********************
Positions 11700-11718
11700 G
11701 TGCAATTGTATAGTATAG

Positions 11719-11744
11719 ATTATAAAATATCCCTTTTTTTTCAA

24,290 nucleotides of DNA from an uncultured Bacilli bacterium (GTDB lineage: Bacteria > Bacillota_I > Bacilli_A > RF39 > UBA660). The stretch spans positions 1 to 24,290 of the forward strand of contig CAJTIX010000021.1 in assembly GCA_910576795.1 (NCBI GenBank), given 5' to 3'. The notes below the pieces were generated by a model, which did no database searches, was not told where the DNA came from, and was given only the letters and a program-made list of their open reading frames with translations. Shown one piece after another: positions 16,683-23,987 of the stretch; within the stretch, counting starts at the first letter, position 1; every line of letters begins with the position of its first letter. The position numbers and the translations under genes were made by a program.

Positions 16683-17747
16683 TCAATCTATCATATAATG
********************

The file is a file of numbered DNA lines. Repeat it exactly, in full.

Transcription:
Positions 11700-11718
11700 G
11701 TGCAATTGTATAGTATAG

Positions 11719-11744
11719 ATTATAAAATATCCCTTTTTTTTCAA

24,290 nucleotides of DNA from an uncultured Bacilli bacterium (GTDB lineage: Bacteria > Bacillota_I > Bacilli_A > RF39 > UBA660). The stretch spans positions 1 to 24,290 of the forward strand of contig CAJTIX010000021.1 in assembly GCA_910576795.1 (NCBI GenBank), given 5' to 3'. The notes below the pieces were generated by a model, which did no database searches, was not told where the DNA came from, and was given only the letters and a program-made list of their open reading frames with translations. Shown one piece after another: positions 16,683-23,987 of the stretch; within the stretch, counting starts at the first letter, position 1; every line of letters begins with the position of its first letter. The position numbers and the translations under genes were made by a program.

Positions 16683-17747
16683 TCAATCTATCATATAATG